Poroshenko administration responds to IMF criticism of antigraft court bill
The president-proposed draft law on the High Anti-Corruption Court was developed in accordance with the Constitution of Ukraine and in line with the recommendations of the Venice Commission, as stated in a commentary by the press service of the Presidential Administration.
The bill on the Anti-Corruption Court was developed in accordance with the Constitution of Ukraine and in line with the recommendations of the Venice Commission," the commentary says.
The presidential administration says that as of today the draft law has been submitted to the Verkhovna Rada, therefore "all discussions about certain norms must be held within the legal framework in the Ukrainian parliament."
The administration has also pointed out that President Poroshenko has repeatedly stressed that the state leadership has political will to create an independent anti-corruption court.
As reported earlier, today, on January 15, the Europeiska Pravda online news outlet said the IMF in a letter to Ihor Rainin, head of Poroshenko administration, signed off by resident representative Ron van Rooden, formally informed the Ukrainian authorities that the adoption of the bill on the anti-corruption court in its current version would mean Kyiv’s breach of its obligations before international partners.
Read alsoIMF criticizes Poroshenko's draft law on Anti-Corruption Court“The submission by the President of the draft law on the High Anti-Corruption Court (HACC; draft law 7440) was expected to be a positive step in this direction. However, we have serious concerns about the draft law that was submitted to Parliament on December 22, as several provisions are not consistent with the authorities’ commitments under Ukraine’s IMF-supported program and the recommendations of the Venice Commission of the Council of Europe,” the letter reads.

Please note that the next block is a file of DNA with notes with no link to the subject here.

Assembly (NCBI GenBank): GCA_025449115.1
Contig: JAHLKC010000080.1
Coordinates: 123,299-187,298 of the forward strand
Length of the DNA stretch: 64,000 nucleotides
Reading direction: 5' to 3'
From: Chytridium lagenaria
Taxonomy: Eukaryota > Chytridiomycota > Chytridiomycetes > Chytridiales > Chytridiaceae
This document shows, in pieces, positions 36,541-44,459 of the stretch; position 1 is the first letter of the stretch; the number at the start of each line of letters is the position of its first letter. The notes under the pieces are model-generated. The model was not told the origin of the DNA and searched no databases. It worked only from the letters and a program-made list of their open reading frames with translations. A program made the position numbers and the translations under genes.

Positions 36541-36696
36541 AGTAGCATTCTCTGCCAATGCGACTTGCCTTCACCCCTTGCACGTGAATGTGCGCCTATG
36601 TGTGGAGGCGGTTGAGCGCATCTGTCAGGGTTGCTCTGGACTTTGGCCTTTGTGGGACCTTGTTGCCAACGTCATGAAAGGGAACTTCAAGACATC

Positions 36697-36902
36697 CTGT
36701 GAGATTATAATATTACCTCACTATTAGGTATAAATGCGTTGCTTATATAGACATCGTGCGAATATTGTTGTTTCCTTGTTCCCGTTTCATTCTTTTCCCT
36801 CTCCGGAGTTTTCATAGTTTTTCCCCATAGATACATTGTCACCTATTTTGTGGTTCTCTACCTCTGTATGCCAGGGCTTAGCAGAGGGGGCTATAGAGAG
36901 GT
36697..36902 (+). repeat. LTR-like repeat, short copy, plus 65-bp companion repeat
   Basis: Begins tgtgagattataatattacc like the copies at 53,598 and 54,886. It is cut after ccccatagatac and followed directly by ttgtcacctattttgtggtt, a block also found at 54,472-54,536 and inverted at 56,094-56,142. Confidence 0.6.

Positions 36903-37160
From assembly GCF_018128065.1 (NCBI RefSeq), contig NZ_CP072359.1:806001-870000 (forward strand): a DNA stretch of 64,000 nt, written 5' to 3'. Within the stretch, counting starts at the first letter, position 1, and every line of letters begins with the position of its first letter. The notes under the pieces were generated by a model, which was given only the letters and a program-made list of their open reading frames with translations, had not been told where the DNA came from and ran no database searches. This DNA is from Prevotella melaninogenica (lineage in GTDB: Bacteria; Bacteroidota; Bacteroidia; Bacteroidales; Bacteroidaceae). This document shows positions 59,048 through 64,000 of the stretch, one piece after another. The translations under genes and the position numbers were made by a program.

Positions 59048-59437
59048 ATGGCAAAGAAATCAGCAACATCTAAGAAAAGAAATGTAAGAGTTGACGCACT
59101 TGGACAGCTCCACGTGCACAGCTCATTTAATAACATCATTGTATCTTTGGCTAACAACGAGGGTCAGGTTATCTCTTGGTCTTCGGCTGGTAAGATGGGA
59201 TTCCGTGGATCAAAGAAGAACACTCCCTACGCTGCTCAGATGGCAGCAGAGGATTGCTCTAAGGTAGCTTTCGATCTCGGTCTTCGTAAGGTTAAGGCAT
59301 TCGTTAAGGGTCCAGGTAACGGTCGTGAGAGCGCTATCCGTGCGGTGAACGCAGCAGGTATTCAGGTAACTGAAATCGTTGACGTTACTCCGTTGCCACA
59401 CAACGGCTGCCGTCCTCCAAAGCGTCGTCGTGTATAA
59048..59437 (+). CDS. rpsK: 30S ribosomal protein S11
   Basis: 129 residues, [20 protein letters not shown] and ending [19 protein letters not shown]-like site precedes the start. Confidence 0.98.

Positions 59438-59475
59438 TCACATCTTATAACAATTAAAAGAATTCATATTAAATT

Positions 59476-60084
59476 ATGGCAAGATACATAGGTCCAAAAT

The publication noted that the letter included a total of nine systemic remarks.
On December 22, 2017, President Poroshenko submitted to Parliament a draft law on the High Anti-Corruption Court. The head of state also registered in the Rada a bill on amending the law on judiciary and the status of judges. Both bills were determined urgent.
Read alsoPoroshenko expects launch of Ukraine's anti-corruption court within this yearThe Venice Commission believes that the only way to fight top-level corruption in Ukraine is to swiftly create a specialized anti-corruption court as envisaged by the law on judiciary and the status of judges. The ACU judges should be selected in a transparent procedure with the participation of the international community.
The setting up of the ACU is one of the conditions for continued cooperation with the IMF.